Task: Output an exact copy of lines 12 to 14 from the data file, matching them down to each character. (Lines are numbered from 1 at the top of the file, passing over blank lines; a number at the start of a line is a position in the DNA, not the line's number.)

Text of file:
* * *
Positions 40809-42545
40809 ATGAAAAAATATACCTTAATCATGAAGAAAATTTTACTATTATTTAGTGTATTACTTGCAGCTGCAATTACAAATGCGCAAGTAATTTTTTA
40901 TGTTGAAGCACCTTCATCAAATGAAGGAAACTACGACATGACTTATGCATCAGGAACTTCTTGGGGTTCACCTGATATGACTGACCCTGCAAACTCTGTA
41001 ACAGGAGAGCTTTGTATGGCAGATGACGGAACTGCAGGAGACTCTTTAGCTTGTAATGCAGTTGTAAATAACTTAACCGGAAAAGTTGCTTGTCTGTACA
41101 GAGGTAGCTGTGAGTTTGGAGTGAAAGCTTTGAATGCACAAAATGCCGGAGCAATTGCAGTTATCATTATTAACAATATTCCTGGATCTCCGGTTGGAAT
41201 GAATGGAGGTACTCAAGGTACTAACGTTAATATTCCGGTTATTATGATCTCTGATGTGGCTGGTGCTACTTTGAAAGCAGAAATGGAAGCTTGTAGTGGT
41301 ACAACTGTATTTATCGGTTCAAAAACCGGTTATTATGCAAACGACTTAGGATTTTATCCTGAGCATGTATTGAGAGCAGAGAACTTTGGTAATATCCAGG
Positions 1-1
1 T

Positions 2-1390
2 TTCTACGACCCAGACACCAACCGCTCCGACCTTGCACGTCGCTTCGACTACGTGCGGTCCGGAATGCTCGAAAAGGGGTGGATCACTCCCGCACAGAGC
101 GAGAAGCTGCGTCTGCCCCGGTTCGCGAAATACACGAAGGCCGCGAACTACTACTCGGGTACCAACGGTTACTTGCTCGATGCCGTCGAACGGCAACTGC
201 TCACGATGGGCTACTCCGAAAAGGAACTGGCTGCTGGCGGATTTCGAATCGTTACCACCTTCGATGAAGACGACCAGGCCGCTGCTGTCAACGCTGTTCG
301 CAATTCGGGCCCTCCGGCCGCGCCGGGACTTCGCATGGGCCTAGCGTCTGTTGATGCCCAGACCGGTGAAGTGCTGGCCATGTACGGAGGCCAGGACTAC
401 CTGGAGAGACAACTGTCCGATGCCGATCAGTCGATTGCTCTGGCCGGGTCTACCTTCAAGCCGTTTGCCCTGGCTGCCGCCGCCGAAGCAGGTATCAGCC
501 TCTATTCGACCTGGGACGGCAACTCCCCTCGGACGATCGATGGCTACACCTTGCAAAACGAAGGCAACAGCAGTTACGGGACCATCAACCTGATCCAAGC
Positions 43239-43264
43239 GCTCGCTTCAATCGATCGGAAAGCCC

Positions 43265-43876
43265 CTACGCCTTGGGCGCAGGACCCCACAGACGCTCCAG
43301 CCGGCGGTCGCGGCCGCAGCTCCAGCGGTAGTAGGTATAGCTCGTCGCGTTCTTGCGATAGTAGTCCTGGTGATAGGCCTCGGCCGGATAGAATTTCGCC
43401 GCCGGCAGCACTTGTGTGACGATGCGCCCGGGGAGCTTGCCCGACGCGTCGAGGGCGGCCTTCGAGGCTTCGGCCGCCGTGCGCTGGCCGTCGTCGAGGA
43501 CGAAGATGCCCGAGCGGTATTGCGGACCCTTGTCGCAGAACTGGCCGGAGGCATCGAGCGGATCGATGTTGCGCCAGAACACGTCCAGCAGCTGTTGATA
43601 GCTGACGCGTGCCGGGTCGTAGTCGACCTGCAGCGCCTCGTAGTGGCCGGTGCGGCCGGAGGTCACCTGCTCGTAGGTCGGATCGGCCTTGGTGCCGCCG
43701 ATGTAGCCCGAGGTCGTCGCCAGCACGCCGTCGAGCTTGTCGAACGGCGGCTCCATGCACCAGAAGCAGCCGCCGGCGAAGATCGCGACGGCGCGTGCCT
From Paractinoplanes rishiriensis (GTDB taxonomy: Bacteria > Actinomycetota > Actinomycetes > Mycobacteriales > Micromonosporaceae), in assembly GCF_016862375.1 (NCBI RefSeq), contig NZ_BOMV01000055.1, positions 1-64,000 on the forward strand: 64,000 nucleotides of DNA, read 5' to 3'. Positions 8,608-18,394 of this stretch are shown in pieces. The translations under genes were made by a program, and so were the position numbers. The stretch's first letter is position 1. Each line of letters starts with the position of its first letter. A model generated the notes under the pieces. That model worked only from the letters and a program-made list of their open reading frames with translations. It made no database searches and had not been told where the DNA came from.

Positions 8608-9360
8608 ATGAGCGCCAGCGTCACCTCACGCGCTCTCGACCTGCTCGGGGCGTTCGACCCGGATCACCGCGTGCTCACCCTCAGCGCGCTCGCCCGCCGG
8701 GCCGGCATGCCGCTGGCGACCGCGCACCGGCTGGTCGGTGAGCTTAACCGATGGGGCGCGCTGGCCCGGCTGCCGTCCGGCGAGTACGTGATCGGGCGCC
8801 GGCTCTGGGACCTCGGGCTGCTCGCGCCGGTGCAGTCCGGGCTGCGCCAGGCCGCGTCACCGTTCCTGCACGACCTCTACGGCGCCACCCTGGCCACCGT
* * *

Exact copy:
101 GAGAAGCTGCGTCTGCCCCGGTTCGCGAAATACACGAAGGCCGCGAACTACTACTCGGGTACCAACGGTTACTTGCTCGATGCCGTCGAACGGCAACTGC
201 TCACGATGGGCTACTCCGAAAAGGAACTGGCTGCTGGCGGATTTCGAATCGTTACCACCTTCGATGAAGACGACCAGGCCGCTGCTGTCAACGCTGTTCG
301 CAATTCGGGCCCTCCGGCCGCGCCGGGACTTCGCATGGGCCTAGCGTCTGTTGATGCCCAGACCGGTGAAGTGCTGGCCATGTACGGAGGCCAGGACTAC